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Macro Roundup (Jan 15)
Jan 15,2021 09:00CST
data analysis
Source:SMM
The dollar drifted lower on Thursday in choppy trading, after Federal Reserve Chair Jerome Powell struck a dovish tone, saying the US central bank is not raising interest rates anytime soon and rejecting suggestions the Fed might start reducing its bond purchases in the near term.

SHANGHAI, Jan 15 (SMM) — This is a roundup of global macroeconomic news last night and what is expected today.

The dollar drifted lower on Thursday in choppy trading, after Federal Reserve Chair Jerome Powell struck a dovish tone, saying the US central bank is not raising interest rates anytime soon and rejecting suggestions the Fed might start reducing its bond purchases in the near term.

The Fed's asset-buying program to support financial markets in a pandemic has weighed on the dollar, as it increased the supply of the currency and diminished its value.

The dollar, though, had traded higher for most of Thursday's session, in line with a rise in Treasury yields, amid upbeat expectations about President-elect Joe Biden's fiscal stimulus. But it changed direction as Powell spoke.

Powell said the economy remains far from the Fed's goals and he sees no reason to alter its highly accommodative stance “until the job is well and truly done.” The Fed chairman was in a live-streamed interview with a Princeton University professor.

On Wall Street, stock futures were mostly flat on Thursday evening after President-elect Joe Biden announced details of a $1.9 trillion stimulus plan, one of the top agenda items when his administration begins next week.

Contracts tied to the Dow Jones Industrial Average ticked up 25 points, or 0.1%. Those for the S&P 500 and the Nasdaq 100 also gained about 0.1%.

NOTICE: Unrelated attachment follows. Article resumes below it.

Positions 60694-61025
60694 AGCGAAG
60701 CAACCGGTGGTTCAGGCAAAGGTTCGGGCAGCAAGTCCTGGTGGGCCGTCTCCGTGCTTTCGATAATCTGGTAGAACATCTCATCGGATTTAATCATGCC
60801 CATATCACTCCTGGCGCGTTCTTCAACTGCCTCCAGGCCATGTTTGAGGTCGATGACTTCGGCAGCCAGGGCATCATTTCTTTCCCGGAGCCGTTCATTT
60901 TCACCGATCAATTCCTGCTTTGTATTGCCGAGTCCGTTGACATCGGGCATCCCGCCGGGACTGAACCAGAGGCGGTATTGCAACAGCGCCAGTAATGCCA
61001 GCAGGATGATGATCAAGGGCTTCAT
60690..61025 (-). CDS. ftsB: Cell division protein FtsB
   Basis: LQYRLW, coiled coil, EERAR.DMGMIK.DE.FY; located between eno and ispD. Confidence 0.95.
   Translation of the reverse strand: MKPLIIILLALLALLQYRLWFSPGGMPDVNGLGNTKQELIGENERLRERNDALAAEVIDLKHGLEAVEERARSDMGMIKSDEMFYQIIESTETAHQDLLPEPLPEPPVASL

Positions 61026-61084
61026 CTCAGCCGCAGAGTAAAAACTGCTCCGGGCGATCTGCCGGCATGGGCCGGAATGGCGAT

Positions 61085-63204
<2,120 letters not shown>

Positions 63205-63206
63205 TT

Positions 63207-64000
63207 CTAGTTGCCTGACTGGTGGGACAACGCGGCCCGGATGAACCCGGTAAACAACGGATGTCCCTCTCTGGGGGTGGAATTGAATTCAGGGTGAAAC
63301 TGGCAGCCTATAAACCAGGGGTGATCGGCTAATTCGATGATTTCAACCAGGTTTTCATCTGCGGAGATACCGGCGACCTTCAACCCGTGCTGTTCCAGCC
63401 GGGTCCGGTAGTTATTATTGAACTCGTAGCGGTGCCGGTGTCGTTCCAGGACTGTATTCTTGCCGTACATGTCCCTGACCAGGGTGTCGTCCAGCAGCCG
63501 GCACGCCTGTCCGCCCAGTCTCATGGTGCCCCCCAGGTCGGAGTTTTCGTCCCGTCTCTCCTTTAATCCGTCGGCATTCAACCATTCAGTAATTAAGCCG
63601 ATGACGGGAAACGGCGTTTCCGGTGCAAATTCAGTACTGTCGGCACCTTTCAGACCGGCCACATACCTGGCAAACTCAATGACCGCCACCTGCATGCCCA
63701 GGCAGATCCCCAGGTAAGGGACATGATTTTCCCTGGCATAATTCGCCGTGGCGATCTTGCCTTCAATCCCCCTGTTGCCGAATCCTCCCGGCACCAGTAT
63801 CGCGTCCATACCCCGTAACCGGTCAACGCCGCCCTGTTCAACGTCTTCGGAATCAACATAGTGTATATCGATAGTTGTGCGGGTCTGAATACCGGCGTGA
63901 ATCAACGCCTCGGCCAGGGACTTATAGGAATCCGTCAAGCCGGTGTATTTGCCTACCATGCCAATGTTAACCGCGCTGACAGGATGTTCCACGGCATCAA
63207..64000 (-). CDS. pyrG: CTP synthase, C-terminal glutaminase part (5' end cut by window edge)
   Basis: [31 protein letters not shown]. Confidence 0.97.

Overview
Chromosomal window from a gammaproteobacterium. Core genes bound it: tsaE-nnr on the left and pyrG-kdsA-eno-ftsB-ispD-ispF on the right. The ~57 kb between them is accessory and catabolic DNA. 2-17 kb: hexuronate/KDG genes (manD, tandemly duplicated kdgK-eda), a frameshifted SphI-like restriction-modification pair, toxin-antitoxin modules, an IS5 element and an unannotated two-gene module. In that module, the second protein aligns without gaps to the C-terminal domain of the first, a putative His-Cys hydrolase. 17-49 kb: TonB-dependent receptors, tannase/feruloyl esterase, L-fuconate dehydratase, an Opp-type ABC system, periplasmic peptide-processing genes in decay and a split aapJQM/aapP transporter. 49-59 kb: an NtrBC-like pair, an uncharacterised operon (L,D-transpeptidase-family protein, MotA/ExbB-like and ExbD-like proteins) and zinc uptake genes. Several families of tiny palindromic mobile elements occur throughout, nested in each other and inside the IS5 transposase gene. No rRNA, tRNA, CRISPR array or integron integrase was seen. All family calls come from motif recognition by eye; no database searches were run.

Biden's proposal, called the American Rescue Plan, includes increasing the additional federal unemployment payments to $400 per week and extending them through September, direct payments to many Americans of $1,400, and extending the federal moratoriums on evictions and foreclosures through September.

Oil prices edged higher on Thursday, boosted by a weak dollar and bullish signals from Chinese import data but pressured by renewed worries about global oil demand due to surging coronavirus cases in Europe and new lockdowns in China.

Brent crude oil futures rose 26 cents, or 0.5%, to $56.32 a barrel. U.S. West Texas Intermediate (WTI) settled 66 cents, or 1.25%, higher at $53.57 per barrel.

The US dollar index slumped to session lows after comments from U.S. Federal Reserve Chair Jerome Powell on interest rates.

A weaker greenback makes dollar-denominated oil cheaper for holders of foreign currencies.

Raising hopes of increased oil demand was a hefty US COVID-19 relief package, which President-elect Joe Biden is due to unveil on Thursday.

Gold prices rose on Thursday after comments by U.S. Federal Reserve Chair Jerome Powell cemented hopes around a lower interest rate environment, while prospects of more US stimulus further lifted bullion's appeal as an inflation hedge.

Spot gold rose as much as 0.8% following Powell's comments and was up 0.3% at $1,848.22 per ounce. U.S. gold futures settled 0.2% lower at $1,851.40 per ounce.

Powell said an interest rate hike is coming “no time soon” and pushed back against suggestions that the central bank might start tapering its bond purchases any time soon.

“Powell pretty much confirmed the bank's dovish stance. ... You're going to see that the Fed is going to remain ultra-accommodative and that's why gold prices are rising,” said Edward Moya, senior market analyst at OANDA.

Here's a look at what's on tap:

Euro zone: seasonally-adjusted Balance of trade in November

US: December Retail Sale, December PPI annual rate, Industrial Production Index for December, and the preliminary University of Michigan Consumer Sentiment Index in January

Macroeconomics

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